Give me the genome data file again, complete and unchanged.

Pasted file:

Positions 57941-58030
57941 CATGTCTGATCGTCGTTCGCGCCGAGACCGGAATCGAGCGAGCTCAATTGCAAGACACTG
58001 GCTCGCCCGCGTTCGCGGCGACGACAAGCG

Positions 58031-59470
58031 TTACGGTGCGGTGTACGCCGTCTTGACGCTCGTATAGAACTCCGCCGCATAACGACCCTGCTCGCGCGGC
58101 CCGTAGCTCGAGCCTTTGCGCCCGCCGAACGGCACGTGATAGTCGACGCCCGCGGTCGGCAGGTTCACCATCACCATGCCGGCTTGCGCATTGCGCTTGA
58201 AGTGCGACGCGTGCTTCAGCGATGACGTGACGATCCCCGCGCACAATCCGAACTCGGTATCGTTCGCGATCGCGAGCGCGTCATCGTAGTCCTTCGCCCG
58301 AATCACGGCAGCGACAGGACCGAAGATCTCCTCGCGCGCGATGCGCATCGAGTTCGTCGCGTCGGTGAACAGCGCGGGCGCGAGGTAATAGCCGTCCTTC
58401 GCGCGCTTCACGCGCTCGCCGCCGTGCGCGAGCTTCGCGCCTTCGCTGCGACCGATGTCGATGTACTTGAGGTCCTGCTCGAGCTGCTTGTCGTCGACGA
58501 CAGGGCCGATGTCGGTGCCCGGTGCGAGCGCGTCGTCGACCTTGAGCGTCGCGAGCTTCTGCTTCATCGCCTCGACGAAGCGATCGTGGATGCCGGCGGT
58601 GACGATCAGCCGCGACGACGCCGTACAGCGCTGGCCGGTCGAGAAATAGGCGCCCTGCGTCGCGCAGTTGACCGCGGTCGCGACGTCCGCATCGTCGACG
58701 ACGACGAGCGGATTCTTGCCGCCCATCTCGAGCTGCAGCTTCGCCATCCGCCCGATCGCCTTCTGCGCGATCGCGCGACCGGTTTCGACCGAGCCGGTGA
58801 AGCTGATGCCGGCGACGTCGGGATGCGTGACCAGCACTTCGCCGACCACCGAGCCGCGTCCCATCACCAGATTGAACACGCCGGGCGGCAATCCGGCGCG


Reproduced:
Positions 57941-58030
57941 CATGTCTGATCGTCGTTCGCGCCGAGACCGGAATCGAGCGAGCTCAATTGCAAGACACTG
58001 GCTCGCCCGCGTTCGCGGCGACGACAAGCG

Positions 58031-59470
58031 TTACGGTGCGGTGTACGCCGTCTTGACGCTCGTATAGAACTCCGCCGCATAACGACCCTGCTCGCGCGGC
58101 CCGTAGCTCGAGCCTTTGCGCCCGCCGAACGGCACGTGATAGTCGACGCCCGCGGTCGGCAGGTTCACCATCACCATGCCGGCTTGCGCATTGCGCTTGA
58201 AGTGCGACGCGTGCTTCAGCGATGACGTGACGATCCCCGCGCACAATCCGAACTCGGTATCGTTCGCGATCGCGAGCGCGTCATCGTAGTCCTTCGCCCG
58301 AATCACGGCAGCGACAGGACCGAAGATCTCCTCGCGCGCGATGCGCATCGAGTTCGTCGCGTCGGTGAACAGCGCGGGCGCGAGGTAATAGCCGTCCTTC
58401 GCGCGCTTCACGCGCTCGCCGCCGTGCGCGAGCTTCGCGCCTTCGCTGCGACCGATGTCGATGTACTTGAGGTCCTGCTCGAGCTGCTTGTCGTCGACGA
58501 CAGGGCCGATGTCGGTGCCCGGTGCGAGCGCGTCGTCGACCTTGAGCGTCGCGAGCTTCTGCTTCATCGCCTCGACGAAGCGATCGTGGATGCCGGCGGT
58601 GACGATCAGCCGCGACGACGCCGTACAGCGCTGGCCGGTCGAGAAATAGGCGCCCTGCGTCGCGCAGTTGACCGCGGTCGCGACGTCCGCATCGTCGACG
58701 ACGACGAGCGGATTCTTGCCGCCCATCTCGAGCTGCAGCTTCGCCATCCGCCCGATCGCCTTCTGCGCGATCGCGCGACCGGTTTCGACCGAGCCGGTGA
58801 AGCTGATGCCGGCGACGTCGGGATGCGTGACCAGCACTTCGCCGACCACCGAGCCGCGTCCCATCACCAGATTGAACACGCCGGGCGGCAATCCGGCGCG